About

Nowadays, 90% of our clothes are dyed synthetically. There are many problems with this textile dyeing method, and almost all of them are related to excess water consumption and pollution. The dyeing and finishing phase of textile fibres can require as much as 200 tonnes of water for every tonne of textile produced. Moreover, the textile dye is responsible for a significant amount of water pollution, which has serious consequences. For example, the pollution of the Citarum, the most polluted river globally, has been linked with increased cancer rates, as well as skin diseases, mental illness and slow development among local children.  

Nowadays, 90% of our clothes are dyed synthetically. There are many problems with this textile dyeing method, and almost all of them are related to excess water consumption and pollution. The dyeing and finishing phase of textile fibres can require as much as 200 tonnes of water for every tonne of textile produced. Moreover, the textile dye is responsible for a significant amount of water pollution, which has serious consequences. For example, the pollution of the Citarum, the most polluted river globally, has been linked with increased cancer rates, as well as skin diseases, mental illness and slow development among local children.  

The polluted Citarum in Indonesia, dailymail.co.uk

Lab setup for fungal growth, Ilse Kremer

Fabulous Fungi formulates a solution to these problems by using fungi for a sustainable textile dye. Fungi use biochemical processes to produce pigments, making the impact different from fossil-based heat and extraction processes. At Fabulous Fungi we grow different fungal species  in order to create multiple colours. When the fungi are fully grown,  the pigments are extracted and  used to dye fabrics. No harmful chemicals are used in this process. Currently, we’re still working on lab scale. Our goal is to scale up our production in the coming two years in order to open our pilot factory in the near future. 


 


The polluted Citarum in Indonesia, dailymail.co.uk

Fabulous Fungi dyes, Ilse Kremer

© 2022 Fabulous Fungi

On a lab scale, our way of dyeing appears to result in a large reduction of CO2 emissions and water use. The fungal pigments that form the basis of the textile dye are biodegradable. This means: If remnants of the dye bath end up in the sewer and/or rivers, there will be no pollution of the water. In addition, the use of these fungi are 100% safe for both the person working with the dye and the person ultimately wearing the dyed garment. Thus, no health problems are involved. Hence, Fabulous Fungi dye has many benefits over synthetic textile dye and other alternatives.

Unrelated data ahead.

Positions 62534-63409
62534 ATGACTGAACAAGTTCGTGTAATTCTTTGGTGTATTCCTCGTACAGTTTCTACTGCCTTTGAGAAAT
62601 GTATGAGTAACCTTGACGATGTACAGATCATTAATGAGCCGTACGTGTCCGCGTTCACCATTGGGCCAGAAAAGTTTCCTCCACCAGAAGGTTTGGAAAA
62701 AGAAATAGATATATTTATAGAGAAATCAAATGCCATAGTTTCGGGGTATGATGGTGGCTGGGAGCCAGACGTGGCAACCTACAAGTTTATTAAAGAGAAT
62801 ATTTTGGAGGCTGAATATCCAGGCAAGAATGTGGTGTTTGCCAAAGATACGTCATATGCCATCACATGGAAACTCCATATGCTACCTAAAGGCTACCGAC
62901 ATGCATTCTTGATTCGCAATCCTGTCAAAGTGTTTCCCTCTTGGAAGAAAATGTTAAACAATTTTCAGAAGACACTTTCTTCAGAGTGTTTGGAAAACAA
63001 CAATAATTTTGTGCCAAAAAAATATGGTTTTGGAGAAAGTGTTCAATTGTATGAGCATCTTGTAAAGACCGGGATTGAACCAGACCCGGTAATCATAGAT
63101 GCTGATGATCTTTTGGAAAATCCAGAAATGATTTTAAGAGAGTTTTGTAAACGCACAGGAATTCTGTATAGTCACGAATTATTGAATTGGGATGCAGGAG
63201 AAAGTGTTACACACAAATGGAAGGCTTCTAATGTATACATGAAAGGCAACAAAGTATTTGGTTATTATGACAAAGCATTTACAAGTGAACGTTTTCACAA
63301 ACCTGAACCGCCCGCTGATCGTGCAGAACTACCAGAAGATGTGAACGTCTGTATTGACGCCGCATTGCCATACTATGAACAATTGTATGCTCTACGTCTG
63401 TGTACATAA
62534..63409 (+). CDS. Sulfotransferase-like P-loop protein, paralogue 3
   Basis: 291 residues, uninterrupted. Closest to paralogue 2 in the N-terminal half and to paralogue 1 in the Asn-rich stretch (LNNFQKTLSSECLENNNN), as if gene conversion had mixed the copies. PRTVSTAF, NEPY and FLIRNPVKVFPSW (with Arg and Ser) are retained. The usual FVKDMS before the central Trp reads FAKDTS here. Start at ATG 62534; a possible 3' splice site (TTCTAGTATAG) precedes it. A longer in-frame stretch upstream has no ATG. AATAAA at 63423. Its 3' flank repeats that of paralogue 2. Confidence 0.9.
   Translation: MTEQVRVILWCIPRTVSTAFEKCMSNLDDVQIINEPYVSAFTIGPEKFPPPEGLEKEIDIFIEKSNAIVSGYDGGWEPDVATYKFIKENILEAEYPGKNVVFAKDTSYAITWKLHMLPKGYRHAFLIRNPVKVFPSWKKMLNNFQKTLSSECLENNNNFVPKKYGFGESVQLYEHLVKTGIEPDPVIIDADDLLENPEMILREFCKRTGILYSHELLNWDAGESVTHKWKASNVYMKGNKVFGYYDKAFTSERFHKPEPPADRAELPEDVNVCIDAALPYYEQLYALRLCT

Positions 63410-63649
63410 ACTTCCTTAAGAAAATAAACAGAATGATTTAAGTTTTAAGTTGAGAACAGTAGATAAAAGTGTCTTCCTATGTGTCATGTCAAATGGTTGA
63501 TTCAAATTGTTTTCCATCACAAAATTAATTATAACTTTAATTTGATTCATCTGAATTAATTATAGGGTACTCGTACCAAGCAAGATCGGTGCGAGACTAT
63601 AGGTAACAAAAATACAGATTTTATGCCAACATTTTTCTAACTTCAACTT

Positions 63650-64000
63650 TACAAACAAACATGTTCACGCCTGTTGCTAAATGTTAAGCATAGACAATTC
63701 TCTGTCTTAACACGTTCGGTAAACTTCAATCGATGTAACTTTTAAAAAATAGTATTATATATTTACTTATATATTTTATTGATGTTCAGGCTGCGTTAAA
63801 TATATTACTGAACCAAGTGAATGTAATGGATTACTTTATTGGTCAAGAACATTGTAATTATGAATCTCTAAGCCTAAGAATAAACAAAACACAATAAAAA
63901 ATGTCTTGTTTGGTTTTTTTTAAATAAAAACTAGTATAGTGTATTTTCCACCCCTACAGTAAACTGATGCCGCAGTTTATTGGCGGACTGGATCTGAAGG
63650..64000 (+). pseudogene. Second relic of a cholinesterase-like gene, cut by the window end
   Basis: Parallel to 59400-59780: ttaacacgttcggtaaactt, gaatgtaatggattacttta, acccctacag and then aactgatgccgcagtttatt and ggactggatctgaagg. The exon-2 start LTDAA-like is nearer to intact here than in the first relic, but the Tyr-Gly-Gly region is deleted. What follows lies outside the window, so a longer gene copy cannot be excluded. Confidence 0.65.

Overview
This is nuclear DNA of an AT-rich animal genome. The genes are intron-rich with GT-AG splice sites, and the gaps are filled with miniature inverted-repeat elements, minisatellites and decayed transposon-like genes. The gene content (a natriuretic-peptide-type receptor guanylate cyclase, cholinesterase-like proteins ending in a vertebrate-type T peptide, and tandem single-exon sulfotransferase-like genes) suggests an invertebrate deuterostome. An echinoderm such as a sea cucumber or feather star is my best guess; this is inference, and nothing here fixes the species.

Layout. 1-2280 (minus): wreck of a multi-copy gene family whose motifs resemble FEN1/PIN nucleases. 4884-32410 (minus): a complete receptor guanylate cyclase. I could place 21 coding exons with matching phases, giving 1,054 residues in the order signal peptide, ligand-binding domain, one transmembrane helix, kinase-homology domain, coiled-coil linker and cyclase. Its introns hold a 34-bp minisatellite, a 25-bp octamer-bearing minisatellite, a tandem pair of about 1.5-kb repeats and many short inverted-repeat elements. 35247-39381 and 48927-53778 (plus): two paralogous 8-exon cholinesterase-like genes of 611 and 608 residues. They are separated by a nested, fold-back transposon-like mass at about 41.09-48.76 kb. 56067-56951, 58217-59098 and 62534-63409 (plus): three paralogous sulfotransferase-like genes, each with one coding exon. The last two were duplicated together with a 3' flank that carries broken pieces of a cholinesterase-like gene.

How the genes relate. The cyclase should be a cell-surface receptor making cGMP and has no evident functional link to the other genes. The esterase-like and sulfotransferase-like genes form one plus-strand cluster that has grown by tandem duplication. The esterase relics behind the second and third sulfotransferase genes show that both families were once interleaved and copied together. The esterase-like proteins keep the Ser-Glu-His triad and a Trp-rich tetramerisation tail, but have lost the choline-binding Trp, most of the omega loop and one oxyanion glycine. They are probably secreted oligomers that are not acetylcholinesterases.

Lab setup for fungal growth, Ilse Kremer

Fabulous Fungi formulates a solution to these problems by using fungi for a sustainable textile dye. Fungi use biochemical processes to produce pigments, making the impact different from fossil-based heat and extraction processes. At Fabulous Fungi we grow different fungal species  in order to create multiple colours. When the fungi are fully grown,  the pigments are extracted and  used to dye fabrics. No harmful chemicals are used in this process. Currently, we’re still working on lab scale. Our goal is to scale up our production in the coming two years in order to open our pilot factory in the near future. 

 


Lab setup for fungal growth, IlseKremer

Lab setup for fungal growth, IlseKremer

Fabulous Fungi dyes, Ilse Kremer

On a lab scale, our way of dyeing appears to result in a large reduction of CO2 emissions and water use. The fungal pigments that form the basis of the textile dye are biodegradable. This means: If remnants of the dye bath end up in the sewer and/or rivers, there will be no pollution of the water. In addition, the use of these fungi are 100% safe for both the person working with the dye and the person ultimately wearing the dyed garment. Thus, no health problems are involved. Hence, Fabulous Fungi dye has many benefits over synthetic textile dye and other alternatives.

Fabulous Fungi dyes, Ilse Kremer

Dyed fabric-samples,  Ilse Kremer

Dyed fabric-samples,  Ilse Kremer

© 2022 Fabulous Fungi